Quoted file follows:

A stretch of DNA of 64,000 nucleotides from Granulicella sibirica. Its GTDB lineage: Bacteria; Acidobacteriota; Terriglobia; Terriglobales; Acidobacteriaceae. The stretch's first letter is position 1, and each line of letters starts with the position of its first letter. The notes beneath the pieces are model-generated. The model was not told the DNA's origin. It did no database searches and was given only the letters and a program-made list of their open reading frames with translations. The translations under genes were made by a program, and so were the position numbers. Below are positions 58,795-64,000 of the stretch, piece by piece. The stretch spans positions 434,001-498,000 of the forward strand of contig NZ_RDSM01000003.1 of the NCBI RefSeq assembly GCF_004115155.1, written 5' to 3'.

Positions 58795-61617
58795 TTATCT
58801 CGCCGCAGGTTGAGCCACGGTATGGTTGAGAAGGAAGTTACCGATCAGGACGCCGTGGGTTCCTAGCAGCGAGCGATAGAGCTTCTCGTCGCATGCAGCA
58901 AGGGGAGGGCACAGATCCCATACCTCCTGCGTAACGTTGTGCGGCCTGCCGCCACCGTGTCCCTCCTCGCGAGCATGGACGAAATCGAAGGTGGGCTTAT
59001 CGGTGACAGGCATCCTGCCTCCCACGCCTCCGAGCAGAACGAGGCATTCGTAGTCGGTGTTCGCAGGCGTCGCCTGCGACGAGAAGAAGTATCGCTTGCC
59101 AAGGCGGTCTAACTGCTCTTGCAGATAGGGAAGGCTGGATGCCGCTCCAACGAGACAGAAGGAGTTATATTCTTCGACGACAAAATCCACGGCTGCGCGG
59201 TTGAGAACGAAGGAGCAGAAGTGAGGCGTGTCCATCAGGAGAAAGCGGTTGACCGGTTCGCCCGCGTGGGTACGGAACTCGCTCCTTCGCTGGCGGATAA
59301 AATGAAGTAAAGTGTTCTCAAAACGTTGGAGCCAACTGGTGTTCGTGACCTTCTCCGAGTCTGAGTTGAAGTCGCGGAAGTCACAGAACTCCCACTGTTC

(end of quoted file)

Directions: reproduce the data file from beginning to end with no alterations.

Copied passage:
A stretch of DNA of 64,000 nucleotides from Granulicella sibirica. Its GTDB lineage: Bacteria; Acidobacteriota; Terriglobia; Terriglobales; Acidobacteriaceae. The stretch's first letter is position 1, and each line of letters starts with the position of its first letter. The notes beneath the pieces are model-generated. The model was not told the DNA's origin. It did no database searches and was given only the letters and a program-made list of their open reading frames with translations. The translations under genes were made by a program, and so were the position numbers. Below are positions 58,795-64,000 of the stretch, piece by piece. The stretch spans positions 434,001-498,000 of the forward strand of contig NZ_RDSM01000003.1 of the NCBI RefSeq assembly GCF_004115155.1, written 5' to 3'.

Positions 58795-61617
58795 TTATCT
58801 CGCCGCAGGTTGAGCCACGGTATGGTTGAGAAGGAAGTTACCGATCAGGACGCCGTGGGTTCCTAGCAGCGAGCGATAGAGCTTCTCGTCGCATGCAGCA
58901 AGGGGAGGGCACAGATCCCATACCTCCTGCGTAACGTTGTGCGGCCTGCCGCCACCGTGTCCCTCCTCGCGAGCATGGACGAAATCGAAGGTGGGCTTAT
59001 CGGTGACAGGCATCCTGCCTCCCACGCCTCCGAGCAGAACGAGGCATTCGTAGTCGGTGTTCGCAGGCGTCGCCTGCGACGAGAAGAAGTATCGCTTGCC
59101 AAGGCGGTCTAACTGCTCTTGCAGATAGGGAAGGCTGGATGCCGCTCCAACGAGACAGAAGGAGTTATATTCTTCGACGACAAAATCCACGGCTGCGCGG
59201 TTGAGAACGAAGGAGCAGAAGTGAGGCGTGTCCATCAGGAGAAAGCGGTTGACCGGTTCGCCCGCGTGGGTACGGAACTCGCTCCTTCGCTGGCGGATAA
59301 AATGAAGTAAAGTGTTCTCAAAACGTTGGAGCCAACTGGTGTTCGTGACCTTCTCCGAGTCTGAGTTGAAGTCGCGGAAGTCACAGAACTCCCACTGTTC